- The Washington Times - Wednesday, September 12, 2001

Gadhafi to buy up Caribbean bananas

LONDON — Libyan leader Moammar Gadhafi has offered to buy up the banana crops of three Caribbean nations to help them overcome competition from Central America, the London Times reported yesterday.

The newspaper said the offer was made last week during a visit to Tripoli by the leaders of the former British colonies of St. Vincent, Grenada and Dominica after the European Union agreed to U.S. demands to accept cheaper imports from Latin America.

The newspaper said Col. Gadhafi's offer to buy the Caribbean bananas at a premium to world prices would embarrass the United States and Britain by giving him political influence in Washington's back yard. A Libyan delegation is due in the Caribbean this month to finalize the $21 million deal, the paper added.

Swiss nurse killed 27 'out of compassion'

LUCERNE, Switzerland — Claiming he acted out of compassion, a 32-year-old nurse has confessed to killing 27 elderly and ailing patients over a six-year period, authorities said yesterday.

The nurse, identified by Swiss media as Roger Andermatt, was arrested at the end of June after a suspicious death in a nursing home. He subsequently admitted killing nine patients there.

Suspecting the toll might be higher, police opened a full investigation into mysterious deaths in other homes where Andermatt worked. Under interrogation, Andermatt confessed to 18 other killings, including 12 in a home for invalids in the central Swiss town of Sarnen, investigating magistrate Orvo Nieminen told a news conference here.

22 Somalians killed as SAM-3 explodes

MOGADISHU, Somalia — At least 22 persons were killed and 27 others were wounded yesterday when an anti-aircraft missile accidentally exploded at an abandoned military garrison in south Mogadishu, witnesses and officials said.

Most of those killed were members of families living around the abandoned military compound, including children.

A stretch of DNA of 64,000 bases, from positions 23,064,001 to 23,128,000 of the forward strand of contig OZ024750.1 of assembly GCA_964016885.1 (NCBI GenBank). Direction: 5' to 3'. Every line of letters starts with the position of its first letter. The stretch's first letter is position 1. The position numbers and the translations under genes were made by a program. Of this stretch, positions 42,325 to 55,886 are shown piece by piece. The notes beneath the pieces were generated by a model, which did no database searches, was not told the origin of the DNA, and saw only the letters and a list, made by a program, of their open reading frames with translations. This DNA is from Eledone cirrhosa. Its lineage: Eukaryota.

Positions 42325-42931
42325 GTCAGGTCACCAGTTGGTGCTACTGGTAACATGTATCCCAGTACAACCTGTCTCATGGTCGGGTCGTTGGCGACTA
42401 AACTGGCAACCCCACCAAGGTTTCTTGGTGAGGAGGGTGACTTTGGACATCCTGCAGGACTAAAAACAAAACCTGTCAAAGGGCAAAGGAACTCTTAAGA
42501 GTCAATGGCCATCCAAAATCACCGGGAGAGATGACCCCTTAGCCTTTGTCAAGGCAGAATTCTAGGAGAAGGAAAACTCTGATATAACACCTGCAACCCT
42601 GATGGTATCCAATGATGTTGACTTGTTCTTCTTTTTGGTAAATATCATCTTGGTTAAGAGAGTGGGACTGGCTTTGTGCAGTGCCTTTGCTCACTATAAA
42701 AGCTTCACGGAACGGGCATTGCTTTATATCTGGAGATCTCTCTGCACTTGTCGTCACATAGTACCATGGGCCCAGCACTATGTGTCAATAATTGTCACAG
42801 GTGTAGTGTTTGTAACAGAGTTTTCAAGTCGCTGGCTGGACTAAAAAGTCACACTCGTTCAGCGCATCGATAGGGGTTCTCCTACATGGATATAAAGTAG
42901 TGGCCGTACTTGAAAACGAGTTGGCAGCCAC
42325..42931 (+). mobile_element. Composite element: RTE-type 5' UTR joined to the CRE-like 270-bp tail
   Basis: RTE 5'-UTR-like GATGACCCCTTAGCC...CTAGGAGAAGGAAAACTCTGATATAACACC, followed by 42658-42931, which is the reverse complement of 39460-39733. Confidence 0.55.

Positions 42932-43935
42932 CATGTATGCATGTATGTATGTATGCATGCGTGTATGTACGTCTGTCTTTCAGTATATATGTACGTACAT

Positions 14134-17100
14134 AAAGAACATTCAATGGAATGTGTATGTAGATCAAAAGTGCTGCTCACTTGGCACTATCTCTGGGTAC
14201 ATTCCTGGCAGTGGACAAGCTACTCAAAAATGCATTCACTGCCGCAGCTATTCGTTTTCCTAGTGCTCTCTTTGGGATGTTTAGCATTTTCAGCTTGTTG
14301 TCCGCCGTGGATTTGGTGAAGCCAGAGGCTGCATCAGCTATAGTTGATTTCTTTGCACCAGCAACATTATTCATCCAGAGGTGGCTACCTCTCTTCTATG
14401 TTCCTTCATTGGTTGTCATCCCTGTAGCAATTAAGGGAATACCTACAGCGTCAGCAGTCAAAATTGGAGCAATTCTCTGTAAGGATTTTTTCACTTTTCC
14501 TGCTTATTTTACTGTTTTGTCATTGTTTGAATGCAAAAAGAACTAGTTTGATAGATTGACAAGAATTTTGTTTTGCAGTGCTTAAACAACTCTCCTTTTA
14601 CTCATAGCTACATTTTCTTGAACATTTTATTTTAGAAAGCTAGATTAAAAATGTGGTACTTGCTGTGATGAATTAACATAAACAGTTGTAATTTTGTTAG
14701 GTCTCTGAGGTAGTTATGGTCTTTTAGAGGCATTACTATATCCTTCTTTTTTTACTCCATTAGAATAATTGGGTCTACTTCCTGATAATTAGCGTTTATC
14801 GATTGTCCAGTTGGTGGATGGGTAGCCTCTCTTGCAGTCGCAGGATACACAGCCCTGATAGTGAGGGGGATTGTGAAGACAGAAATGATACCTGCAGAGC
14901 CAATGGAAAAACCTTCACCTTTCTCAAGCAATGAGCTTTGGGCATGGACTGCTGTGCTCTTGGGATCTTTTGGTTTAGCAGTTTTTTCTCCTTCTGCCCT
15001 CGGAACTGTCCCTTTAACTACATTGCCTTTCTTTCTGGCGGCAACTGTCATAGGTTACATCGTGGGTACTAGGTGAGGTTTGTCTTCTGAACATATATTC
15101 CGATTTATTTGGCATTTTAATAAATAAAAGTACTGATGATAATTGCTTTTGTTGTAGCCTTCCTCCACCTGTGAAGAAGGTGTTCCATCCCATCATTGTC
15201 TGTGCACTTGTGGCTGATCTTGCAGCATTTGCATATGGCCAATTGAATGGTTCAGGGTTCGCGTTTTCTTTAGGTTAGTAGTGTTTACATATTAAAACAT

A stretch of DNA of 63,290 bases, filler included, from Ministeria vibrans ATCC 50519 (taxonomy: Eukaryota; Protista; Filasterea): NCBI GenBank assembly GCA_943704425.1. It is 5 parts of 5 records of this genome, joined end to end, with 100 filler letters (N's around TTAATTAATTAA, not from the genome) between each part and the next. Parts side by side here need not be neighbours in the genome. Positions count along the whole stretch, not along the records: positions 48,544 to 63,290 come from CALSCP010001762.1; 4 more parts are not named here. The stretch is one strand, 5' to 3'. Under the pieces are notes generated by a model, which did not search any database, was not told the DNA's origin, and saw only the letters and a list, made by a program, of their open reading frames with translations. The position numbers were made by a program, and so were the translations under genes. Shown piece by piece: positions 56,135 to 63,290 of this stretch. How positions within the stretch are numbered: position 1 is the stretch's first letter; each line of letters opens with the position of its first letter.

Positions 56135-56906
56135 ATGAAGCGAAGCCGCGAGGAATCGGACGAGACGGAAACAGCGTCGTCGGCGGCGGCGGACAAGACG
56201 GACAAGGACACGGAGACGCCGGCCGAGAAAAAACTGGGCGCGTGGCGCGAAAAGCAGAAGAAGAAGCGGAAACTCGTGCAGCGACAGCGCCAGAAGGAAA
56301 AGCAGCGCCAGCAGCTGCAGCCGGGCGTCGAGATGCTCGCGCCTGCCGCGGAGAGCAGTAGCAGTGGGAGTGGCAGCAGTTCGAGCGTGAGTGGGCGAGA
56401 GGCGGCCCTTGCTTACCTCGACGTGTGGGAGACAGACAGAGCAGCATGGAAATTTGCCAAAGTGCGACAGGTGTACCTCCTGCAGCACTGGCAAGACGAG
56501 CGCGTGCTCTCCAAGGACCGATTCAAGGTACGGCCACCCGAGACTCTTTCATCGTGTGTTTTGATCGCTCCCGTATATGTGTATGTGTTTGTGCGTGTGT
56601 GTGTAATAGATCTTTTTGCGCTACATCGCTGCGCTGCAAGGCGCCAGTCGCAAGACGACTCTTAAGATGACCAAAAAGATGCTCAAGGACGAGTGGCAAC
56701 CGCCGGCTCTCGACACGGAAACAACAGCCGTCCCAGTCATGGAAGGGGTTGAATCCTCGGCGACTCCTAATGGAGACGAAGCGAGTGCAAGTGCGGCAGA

"The explosion was caused by a Soviet-made SAM-3 missile, which was left behind there by the armed forces" of dictator Mohamed Siad Barre when he was toppled in January 1991, Soviet-trained former Somali air defense Col. Ali Alasow Mohamed told Agence France-Presse.

One witness said the explosion was triggered by a man called Said Moalin Farah, who was trying to extract copper metal from the weapon. He was among those killed, the witness added.

Five are sentenced in China rail blast

BEIJING — A court in Nandan, southern Guangxi province, has sentenced two persons to death, with a two-year suspension, and another three to prison terms for blowing up a railroad line, state media report.

The two-year suspension would allow the death sentence to be commuted to a prison term for good behavior. The five were convicted of setting off a bomb on the tracks at Nandan as a train from Shanghai to Chengdu was passing last Nov. 16 year, the Procuratorial Daily said.

The blast started a fire as it blew up the oil tank on the train and the line was shut down for eight hours. No injuries were reported but the economic loss was 700,000 yuan ($84,300), the paper said.

Ancient figurines stolen from tomb

ATHENS — Precious artifacts from the tomb of ancient Macedonian Queen Euridice, grandmother of Alexander the Great, have been stolen, Greek authorities said yesterday.

But there were no signs of a break-in at the archaeological site, which is fenced and guarded around the clock, and the stolen goods would be nearly impossible to sell, they added.

Marble figurines hacked off Euridice's ornate throne are too well documented to put on the market, Culture Minister Evangelos Venizelos told reporters.

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